Contending with higher costs and often thin profit margins, “There’s just no room for the small business to swallow that,” said Stephanie Scheller, founder and CEO of Grow Disrupt, which offers events, programs and resources for small business owners.
“I don’t know any that have had to shut doors, but I know quite a few that have had to get additional loans because they didn’t react quickly enough,” Scheller said.
She said many business owners are increasingly anxious about passing on the higher costs to their customers and clients, while others who already have been are wondering if they should do it again.
Kelly Smith, owner of LeapFrog Productions, which markets promotional products, said, fortunately, his clients understand why he has no choice but to pass on the higher costs he has to pay now.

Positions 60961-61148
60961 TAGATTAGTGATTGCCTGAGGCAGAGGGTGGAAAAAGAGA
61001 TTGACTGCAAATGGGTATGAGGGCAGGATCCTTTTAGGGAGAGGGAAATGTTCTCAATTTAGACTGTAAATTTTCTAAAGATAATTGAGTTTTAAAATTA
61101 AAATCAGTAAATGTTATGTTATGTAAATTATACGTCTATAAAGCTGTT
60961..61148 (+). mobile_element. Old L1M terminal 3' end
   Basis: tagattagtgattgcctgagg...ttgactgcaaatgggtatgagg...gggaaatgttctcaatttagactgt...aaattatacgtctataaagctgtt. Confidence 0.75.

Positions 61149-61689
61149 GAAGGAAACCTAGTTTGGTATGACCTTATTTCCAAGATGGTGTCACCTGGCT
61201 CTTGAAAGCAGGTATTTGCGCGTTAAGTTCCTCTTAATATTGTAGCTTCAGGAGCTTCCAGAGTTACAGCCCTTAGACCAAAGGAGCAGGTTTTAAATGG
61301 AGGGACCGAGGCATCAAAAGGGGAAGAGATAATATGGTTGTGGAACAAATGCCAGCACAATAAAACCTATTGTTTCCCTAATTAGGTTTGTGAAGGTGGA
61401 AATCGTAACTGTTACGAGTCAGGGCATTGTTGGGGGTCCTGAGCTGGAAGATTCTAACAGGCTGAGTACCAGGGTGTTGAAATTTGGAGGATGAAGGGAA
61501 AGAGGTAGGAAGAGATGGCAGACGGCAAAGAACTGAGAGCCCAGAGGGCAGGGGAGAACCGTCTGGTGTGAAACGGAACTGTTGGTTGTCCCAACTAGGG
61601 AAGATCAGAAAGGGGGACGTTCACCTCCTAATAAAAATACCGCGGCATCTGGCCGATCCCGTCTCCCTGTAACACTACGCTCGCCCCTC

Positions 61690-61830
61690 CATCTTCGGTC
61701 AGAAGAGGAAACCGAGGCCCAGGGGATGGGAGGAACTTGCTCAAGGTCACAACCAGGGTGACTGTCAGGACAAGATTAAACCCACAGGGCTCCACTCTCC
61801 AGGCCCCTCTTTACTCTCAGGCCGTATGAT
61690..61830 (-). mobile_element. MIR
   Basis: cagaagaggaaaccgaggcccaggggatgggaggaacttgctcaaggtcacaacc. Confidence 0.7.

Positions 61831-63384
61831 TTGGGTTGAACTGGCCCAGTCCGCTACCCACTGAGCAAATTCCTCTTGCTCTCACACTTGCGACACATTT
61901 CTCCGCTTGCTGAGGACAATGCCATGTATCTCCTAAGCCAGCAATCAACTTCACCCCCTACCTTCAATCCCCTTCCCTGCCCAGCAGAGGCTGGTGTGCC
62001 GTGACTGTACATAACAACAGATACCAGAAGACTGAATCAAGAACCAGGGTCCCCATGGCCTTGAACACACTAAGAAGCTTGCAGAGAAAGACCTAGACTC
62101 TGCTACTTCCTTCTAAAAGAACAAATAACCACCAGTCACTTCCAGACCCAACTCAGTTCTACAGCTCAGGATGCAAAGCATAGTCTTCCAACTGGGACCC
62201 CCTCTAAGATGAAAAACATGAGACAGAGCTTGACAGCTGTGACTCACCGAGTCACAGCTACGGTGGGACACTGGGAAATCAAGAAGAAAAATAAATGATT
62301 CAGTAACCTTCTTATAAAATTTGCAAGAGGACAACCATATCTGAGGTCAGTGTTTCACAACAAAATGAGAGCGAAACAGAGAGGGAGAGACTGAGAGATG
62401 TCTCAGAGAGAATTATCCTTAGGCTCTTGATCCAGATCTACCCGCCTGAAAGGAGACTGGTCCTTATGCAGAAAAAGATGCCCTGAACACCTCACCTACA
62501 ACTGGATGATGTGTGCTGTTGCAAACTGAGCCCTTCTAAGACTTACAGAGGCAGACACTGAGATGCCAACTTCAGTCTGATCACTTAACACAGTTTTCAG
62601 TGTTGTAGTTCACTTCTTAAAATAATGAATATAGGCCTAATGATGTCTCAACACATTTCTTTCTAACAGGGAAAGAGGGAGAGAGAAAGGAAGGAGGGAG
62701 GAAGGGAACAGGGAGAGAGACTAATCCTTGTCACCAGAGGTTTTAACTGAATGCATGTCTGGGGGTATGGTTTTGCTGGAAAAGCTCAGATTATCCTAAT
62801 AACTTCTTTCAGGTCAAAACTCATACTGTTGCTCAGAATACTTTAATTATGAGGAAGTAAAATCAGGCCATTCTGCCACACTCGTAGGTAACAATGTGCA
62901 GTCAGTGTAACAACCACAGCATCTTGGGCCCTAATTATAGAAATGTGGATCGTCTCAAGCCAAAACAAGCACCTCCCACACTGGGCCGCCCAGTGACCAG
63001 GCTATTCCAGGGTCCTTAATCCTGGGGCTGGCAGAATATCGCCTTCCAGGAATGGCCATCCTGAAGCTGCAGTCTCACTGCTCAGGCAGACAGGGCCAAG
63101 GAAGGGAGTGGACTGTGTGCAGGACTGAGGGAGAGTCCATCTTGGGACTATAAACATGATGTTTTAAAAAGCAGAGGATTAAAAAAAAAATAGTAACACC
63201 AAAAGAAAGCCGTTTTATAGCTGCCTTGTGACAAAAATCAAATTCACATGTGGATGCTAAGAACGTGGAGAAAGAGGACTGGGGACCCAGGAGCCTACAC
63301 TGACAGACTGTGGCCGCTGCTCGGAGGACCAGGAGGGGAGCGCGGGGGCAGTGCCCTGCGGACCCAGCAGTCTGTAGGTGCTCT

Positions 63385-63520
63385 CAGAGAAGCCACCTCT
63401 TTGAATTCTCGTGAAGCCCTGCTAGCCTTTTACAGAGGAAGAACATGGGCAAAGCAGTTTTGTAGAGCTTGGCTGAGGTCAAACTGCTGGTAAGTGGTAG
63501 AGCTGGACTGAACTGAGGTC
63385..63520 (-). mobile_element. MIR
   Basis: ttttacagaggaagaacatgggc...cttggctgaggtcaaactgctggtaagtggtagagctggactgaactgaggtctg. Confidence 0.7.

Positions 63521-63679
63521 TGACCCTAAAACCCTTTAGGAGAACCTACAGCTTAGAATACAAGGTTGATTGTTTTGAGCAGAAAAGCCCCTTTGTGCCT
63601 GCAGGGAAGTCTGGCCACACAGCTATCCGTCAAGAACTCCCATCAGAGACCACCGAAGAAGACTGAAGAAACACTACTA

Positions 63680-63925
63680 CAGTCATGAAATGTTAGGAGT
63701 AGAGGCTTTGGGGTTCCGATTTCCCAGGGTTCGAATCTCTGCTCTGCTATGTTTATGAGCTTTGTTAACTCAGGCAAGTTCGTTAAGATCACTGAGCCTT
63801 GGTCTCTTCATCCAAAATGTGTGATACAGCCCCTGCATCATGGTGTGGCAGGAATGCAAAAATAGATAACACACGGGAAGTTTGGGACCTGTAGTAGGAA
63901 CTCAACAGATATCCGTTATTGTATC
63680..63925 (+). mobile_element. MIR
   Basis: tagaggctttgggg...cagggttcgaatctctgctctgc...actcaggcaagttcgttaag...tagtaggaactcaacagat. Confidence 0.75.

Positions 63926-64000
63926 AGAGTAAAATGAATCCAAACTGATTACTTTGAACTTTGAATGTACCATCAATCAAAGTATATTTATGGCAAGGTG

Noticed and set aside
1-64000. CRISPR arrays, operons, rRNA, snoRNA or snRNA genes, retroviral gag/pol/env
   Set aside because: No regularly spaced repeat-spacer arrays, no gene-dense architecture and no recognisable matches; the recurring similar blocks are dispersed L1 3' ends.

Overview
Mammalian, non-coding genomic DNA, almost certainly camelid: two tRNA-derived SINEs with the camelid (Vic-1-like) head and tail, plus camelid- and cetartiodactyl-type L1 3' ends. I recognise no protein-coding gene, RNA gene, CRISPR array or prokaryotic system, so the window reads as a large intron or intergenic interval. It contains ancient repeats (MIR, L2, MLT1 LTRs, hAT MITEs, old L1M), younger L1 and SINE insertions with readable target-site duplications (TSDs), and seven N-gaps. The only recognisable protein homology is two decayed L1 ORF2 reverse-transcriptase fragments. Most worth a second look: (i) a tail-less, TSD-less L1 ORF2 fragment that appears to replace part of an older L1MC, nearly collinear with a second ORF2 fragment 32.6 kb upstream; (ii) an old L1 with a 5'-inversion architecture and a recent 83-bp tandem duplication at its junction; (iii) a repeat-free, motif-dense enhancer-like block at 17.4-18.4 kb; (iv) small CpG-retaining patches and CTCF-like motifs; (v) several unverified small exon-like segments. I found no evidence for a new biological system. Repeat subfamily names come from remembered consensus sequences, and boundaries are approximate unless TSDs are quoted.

But even so, Smith said, “They don’t like it, and we don’t like it.”
To try to make it up to his clients, Smith said he’s gone back to the basics.
“You treat them like family, and you go out of your way to please them and make it as easy for them as you can,” Smith said.
Scheller said Smith is on the right track.
“Look for the ways that you can add value to your product or your service,” Scheller said.
But to begin with, Scheller said business owners should evaluate their margins every month, not once a year.
“You need to know ahead of time, ‘Hey, we’re starting to get out of our comfort zone,’” she said.
“The goal would be to recognize that you’re running out of runway before you get to the end of it and have to go try and get a loan,” Scheller said.